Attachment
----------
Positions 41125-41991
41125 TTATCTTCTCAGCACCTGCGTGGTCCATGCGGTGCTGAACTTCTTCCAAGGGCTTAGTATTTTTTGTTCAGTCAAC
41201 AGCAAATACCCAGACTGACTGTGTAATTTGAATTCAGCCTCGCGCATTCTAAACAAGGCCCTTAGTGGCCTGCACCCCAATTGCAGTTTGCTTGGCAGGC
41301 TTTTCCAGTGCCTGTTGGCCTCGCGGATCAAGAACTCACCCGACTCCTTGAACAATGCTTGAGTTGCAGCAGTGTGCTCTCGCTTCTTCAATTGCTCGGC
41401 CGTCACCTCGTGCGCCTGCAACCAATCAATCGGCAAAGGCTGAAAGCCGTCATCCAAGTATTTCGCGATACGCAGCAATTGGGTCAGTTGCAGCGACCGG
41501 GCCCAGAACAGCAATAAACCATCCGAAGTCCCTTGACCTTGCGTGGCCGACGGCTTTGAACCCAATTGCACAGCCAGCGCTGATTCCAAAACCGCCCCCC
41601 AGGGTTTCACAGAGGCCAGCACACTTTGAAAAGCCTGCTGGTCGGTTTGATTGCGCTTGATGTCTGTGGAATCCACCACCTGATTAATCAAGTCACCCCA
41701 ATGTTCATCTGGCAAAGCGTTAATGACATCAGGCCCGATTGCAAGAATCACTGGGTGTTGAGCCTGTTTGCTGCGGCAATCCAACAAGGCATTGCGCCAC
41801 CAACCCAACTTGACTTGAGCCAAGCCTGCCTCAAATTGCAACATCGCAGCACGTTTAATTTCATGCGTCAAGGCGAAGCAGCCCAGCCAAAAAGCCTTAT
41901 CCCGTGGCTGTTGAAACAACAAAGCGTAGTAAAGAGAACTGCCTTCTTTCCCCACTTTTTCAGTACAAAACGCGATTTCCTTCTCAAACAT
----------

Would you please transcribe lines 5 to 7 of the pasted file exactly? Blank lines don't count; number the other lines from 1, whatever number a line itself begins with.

41401 CGTCACCTCGTGCGCCTGCAACCAATCAATCGGCAAAGGCTGAAAGCCGTCATCCAAGTATTTCGCGATACGCAGCAATTGGGTCAGTTGCAGCGACCGG
41501 GCCCAGAACAGCAATAAACCATCCGAAGTCCCTTGACCTTGCGTGGCCGACGGCTTTGAACCCAATTGCACAGCCAGCGCTGATTCCAAAACCGCCCCCC
41601 AGGGTTTCACAGAGGCCAGCACACTTTGAAAAGCCTGCTGGTCGGTTTGATTGCGCTTGATGTCTGTGGAATCCACCACCTGATTAATCAAGTCACCCCA